KIGALI, Rwanda — On the last Saturday of every month, silence blankets this African country for four hours. The ubiquitous motorcycle taxis that stream across the city are gone. Stores are shuttered, streets emptied. It feels like Yom Kippur in Israel.
Once a month, the entire country takes part in government-mandated community service called “Umuganda,” a Kinyarwanda word that means “coming together in common purpose to achieve an outcome.”
Rwanda’s monthly “Good Deeds Day” is the government’s creative – though mandated – solution to the challenges the country faced after the 1994 genocide, when more than 800,000 people were killed over 100 days of fighting. In addition to the massive loss of life, the genocide destroyed infrastructure and institutions, plunging the country into chaos.
Israel marks the 10th annual “Good Deeds Day” on March 28 this year, a few days before the rest of the world on April 2. Billionaire philanthropist Shari Arison initiated it in 2007 in Israel, and the project has grown internationally in the past decade, though few places have embraced it with the vigor of Israel.
The 2016 version of Good Deeds Day included 1.5 million people participating in 14,000 projects in 75 countries. But, quietly, Rwanda has been observing its own version of “Good Deeds Day” every month for more than a decade.
“You have [umuganda] in Israel, too, it’s just like the kibbutz, right?” said Faustin Zihiga, as he put down a hoe during Umuganda Day on February 25, 2017. Zihiga and about 100 of his neighbors spend each Umuganda cleaning up Kimana Village, their middle-class neighborhood in the capital, Kigali.
“We call it ‘Made in Rwanda,’ unique things that Rwanda needs to do to overcome our unique challenges,” he said. “After the genocide, leadership had to look for ways to rebuild a shattered community. They came up with things that will help people revive the voluntary spirit.”
“After the genocide, leadership had to look for ways to rebuild a shattered community. They came up with things that will help people revive the voluntary spirit.”
In the 23 years since the genocide, Rwanda has developed at a rate far exceeding anyone’s expectations. A steady 8% growth in GDP over the past 15 years has catapulted Rwanda beyond its struggling neighbors and it is now an orderly country with excellent roads, spotless cities, almost no corruption, and effective government institutions.
Some international groups such as Amnesty International and the European Union argue that the government is too effective. In 2015, 98 percent of Rwandan voters approved a constitutional amendment enabling President Paul Kagame, in power since 2000, to stand for additional terms, possibly until 2034. The international community roundly condemned the vote, and then-US president Barack Obama called such referendums to keep existing leadership in power the “first step down a perilous path.”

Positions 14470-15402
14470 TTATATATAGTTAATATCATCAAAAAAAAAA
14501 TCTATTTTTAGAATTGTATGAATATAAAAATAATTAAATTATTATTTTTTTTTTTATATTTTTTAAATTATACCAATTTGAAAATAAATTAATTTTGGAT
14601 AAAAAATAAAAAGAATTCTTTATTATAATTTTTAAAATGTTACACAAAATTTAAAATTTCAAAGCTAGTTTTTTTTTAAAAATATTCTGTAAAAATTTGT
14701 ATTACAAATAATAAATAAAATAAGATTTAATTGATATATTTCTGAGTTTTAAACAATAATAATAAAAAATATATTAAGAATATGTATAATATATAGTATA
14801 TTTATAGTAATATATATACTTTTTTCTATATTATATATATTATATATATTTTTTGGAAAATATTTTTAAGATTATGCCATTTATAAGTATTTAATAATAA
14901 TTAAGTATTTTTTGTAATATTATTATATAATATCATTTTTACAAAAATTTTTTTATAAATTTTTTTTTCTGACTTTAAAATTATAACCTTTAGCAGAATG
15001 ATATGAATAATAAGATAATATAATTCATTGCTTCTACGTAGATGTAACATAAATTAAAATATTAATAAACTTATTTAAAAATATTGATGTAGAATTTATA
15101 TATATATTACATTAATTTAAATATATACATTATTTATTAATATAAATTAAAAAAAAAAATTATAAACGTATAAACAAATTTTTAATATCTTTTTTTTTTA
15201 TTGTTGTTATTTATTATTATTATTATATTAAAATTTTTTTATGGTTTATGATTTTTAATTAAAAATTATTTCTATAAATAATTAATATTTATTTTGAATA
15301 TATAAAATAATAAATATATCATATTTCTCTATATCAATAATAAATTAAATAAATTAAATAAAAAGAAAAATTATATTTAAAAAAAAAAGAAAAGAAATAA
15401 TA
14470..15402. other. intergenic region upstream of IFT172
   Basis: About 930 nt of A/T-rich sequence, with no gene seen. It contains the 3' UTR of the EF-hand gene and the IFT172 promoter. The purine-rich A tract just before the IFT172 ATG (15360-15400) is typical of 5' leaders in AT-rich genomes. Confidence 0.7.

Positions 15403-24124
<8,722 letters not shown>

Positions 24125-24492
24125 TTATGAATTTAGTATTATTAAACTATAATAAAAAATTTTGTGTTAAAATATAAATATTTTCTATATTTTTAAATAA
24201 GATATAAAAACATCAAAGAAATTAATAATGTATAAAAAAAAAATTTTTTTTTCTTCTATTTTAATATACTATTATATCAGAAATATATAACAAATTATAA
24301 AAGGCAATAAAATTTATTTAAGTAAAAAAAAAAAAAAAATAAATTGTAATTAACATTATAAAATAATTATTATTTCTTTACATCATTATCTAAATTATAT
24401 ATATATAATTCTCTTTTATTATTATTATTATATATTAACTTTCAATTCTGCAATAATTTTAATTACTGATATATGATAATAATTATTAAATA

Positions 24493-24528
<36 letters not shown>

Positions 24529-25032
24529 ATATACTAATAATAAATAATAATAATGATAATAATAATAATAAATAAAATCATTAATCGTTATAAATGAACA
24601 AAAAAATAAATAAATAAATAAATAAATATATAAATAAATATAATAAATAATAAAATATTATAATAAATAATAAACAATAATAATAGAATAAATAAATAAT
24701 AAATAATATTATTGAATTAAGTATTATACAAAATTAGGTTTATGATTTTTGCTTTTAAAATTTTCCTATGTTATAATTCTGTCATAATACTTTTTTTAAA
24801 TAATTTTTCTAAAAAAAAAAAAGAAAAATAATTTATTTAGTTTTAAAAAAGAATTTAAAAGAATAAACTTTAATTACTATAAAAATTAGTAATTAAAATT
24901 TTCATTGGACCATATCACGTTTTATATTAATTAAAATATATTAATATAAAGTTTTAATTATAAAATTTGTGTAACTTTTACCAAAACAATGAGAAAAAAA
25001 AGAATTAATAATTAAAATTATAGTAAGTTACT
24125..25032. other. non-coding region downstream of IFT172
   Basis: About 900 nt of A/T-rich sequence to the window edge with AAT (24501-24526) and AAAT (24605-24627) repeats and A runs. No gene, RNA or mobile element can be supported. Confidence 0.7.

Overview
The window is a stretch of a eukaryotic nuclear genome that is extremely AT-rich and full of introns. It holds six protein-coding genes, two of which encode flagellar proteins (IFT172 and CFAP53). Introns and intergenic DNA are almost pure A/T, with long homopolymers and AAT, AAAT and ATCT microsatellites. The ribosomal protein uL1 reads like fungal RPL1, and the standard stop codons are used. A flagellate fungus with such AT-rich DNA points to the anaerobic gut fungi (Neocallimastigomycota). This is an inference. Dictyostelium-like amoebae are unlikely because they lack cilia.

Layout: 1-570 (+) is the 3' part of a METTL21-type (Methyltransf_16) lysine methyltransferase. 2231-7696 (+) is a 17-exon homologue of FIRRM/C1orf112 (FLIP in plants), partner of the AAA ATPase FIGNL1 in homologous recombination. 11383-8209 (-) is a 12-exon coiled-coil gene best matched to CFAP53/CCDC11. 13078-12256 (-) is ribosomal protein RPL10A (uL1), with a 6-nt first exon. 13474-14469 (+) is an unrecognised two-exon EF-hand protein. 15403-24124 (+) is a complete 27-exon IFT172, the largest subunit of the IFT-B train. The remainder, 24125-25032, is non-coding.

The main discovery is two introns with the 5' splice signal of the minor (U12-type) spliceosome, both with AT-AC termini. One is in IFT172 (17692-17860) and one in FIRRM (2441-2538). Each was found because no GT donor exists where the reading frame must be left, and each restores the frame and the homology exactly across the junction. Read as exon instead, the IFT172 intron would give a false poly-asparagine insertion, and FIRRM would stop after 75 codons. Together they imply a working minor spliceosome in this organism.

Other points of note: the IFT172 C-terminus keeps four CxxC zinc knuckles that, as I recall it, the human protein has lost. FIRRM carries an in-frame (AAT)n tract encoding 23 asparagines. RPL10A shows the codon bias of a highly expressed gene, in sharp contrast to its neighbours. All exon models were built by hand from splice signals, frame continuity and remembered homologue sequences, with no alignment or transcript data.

Zihiga, who works at a bank in Kigali, noted that the Umuganda tradition predates the genocide as “ubudehe,” when communities would gather to cultivate fields together. Ubudehe slowly faded out of use as Rwanda transitioned from a bartering to a cash-based society in the second half of the 20th century. After the genocide, the government revived the practice with a focus on community beautification and development.
According to Kigali Today Press, a pro-government English-language news agency, Umuganda has saved the country 106 billion francs ($12 billion) over the past decade. In some areas, a number of villages might band together to undertake major infrastructure projects, such as building and paving roads or building health centers and schools. Other work includes repairing broken water pipes, laying irrigation lines, painting crosswalks, gardening, weeding, street sweeping, and general beautification.
According to Kigali Today Press, a pro-government English-language news agency, Umuganda has saved the country 106 billion francs ($12 billion) over the past decade.
Participation is compulsory. Every household must send at least one representative over the age of 18. People do Umuganda with their local village. In a city, residents are divided into neighborhoods for Umuganda work, with about 150 people per neighborhood.
If someone misses too many Umuganda sessions without an approved excuse from the local council, the local government levies a 5,000 Rwandan franc ($6) fine against them, a huge amount of money for many people in a country where the average income is $718 per year, or less than $2 per day. Police set up checkpoints to ensure that anyone traveling during Umuganda time has a legitimate commitment.
Umuganda work consists of about three hours of community beautification work and one hour of community meeting. Local leadership decides what kind of work will be completed each month, and send trucks with loudspeakers around their neighborhood or village to inform people where to meet and what kind of tools to bring with them.
“Most people like it because it’s the only day you meet your neighbors,” said Zihiga, switching from a hoe to a panga, a small machete-like knife with a curved blade, to cut grass next to a dirt path leading to his neighborhood. “See those people over there, talking?” he asked, gesturing to a lively group of men leaning on their hoes and laughing. “They haven’t met all week, and now they are meeting up. It helps a lot because the more you get to know each other, the more you’re socially connected.”